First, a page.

Thursday, September 29, 2005

In Whom Do We Trust?

Religious persecution again: Lawsuit filed to remove crosses from the logo of (get this) "The City of the Crosses". Citizens sound off. More.

Las Cruces City Logo.

These costly lawsuits of intolerance from the militant secularists, isn't really about "Separation of Church and State". The issue shouldn't be about Constitutional interpretation, because I think it's very clear already. We live in a country that is about freedom
of religion; not freedom from. It's that simple. The government is not endorsing a single church, simply because we have references to God or Christianity. If Christian symbols and references appear in our popular lexicon overwhelmingly over other religions.......if we swear upon the holy bible in court......if the 10 Commandments appear on government buildings and not the 5 Pillars of Islam......well, this is only natural, given that our country was founded upon religious immigrants who were overwhelmingly Christian. Our national heritage and traditions stem from Christianity. It doesn't exclude the possibility that one day, who knows? With the passage of time, other religious symbols from other religions might also be embraced on government buildings; or city's made with an Islamic or Buddhist name. Why should that offend me? And even if it does, that's my problem; not society's.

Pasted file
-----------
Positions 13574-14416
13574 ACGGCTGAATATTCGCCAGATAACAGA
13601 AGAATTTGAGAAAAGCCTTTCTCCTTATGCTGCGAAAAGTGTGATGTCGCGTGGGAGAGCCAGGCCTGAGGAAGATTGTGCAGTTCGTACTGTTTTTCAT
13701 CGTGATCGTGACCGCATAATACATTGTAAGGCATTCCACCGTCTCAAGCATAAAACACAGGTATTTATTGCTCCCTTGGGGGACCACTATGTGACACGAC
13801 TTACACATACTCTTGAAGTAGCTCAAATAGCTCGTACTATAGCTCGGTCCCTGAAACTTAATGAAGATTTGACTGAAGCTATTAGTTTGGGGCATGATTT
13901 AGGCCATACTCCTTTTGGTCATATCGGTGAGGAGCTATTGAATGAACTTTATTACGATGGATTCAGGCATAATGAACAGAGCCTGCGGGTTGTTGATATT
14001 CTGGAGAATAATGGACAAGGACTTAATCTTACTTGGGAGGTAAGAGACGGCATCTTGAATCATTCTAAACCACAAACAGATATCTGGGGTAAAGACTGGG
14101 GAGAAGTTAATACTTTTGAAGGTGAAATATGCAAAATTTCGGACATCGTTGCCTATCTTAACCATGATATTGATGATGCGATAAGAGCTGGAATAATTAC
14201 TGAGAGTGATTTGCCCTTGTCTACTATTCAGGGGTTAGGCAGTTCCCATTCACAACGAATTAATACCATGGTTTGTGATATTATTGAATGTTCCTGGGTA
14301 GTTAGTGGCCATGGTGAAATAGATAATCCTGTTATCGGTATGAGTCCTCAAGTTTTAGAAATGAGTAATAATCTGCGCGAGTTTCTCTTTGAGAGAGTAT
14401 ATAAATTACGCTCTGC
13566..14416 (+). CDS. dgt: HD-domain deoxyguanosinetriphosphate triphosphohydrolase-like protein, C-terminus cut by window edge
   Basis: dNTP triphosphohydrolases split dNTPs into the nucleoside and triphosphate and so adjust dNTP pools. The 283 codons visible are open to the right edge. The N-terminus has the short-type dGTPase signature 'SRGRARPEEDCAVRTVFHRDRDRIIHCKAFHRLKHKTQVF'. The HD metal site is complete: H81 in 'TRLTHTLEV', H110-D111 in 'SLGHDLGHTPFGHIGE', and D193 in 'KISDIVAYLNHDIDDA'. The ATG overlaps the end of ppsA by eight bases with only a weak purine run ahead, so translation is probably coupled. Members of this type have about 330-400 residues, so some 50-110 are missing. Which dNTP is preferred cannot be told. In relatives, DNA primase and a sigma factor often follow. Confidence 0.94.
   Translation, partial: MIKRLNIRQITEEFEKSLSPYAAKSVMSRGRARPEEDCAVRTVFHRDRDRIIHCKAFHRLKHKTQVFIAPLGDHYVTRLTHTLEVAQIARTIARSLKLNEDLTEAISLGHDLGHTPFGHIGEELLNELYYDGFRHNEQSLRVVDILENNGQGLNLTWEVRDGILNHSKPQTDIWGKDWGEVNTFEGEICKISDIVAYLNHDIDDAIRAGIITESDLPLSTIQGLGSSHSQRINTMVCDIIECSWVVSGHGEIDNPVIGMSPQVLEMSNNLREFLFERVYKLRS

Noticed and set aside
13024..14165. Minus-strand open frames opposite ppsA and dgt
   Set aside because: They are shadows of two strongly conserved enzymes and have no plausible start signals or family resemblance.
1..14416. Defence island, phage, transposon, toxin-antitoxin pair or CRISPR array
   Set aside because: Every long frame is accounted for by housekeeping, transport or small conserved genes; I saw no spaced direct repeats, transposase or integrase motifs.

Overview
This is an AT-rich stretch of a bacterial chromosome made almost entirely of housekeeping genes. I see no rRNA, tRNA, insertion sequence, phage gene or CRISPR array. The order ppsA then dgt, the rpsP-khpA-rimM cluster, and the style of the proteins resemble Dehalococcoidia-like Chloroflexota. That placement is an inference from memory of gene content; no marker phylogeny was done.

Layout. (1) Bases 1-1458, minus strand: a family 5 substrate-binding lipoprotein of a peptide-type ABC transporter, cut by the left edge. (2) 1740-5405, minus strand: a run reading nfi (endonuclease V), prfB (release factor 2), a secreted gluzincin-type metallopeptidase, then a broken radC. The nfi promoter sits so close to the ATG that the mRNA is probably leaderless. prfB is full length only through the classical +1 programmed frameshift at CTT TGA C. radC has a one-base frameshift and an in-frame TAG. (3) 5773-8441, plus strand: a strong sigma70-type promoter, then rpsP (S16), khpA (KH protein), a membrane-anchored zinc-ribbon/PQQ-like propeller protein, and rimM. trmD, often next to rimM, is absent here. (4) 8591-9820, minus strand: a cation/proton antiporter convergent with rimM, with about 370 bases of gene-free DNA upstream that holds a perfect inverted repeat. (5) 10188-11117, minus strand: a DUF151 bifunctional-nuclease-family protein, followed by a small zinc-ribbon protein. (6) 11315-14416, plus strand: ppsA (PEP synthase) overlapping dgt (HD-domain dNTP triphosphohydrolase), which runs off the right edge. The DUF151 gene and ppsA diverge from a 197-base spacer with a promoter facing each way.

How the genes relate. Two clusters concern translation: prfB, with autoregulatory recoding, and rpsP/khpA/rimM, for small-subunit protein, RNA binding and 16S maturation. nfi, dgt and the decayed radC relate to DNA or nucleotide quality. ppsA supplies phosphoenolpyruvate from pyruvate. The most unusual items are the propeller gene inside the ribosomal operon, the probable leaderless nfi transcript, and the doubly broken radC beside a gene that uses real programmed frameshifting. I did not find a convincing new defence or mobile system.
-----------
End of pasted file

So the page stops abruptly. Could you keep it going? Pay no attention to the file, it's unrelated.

It is not proselytizing when a city is named "Sacramento" which is a religious reference to the Sacrament, a Christian rite that mediates divine grace. Since when is it a GOD-given, excuse me, "CONSTITUTIONALLY AMERICAN-given right not to be offended by anything? And that's really the crux of the issue: it's not about religion per se. It's about individuals who are taking advantage of Constitutional interpretation to carry out their own personal grievances and vendettas, that have nothing to do with looking out for national interests and what's good for the country.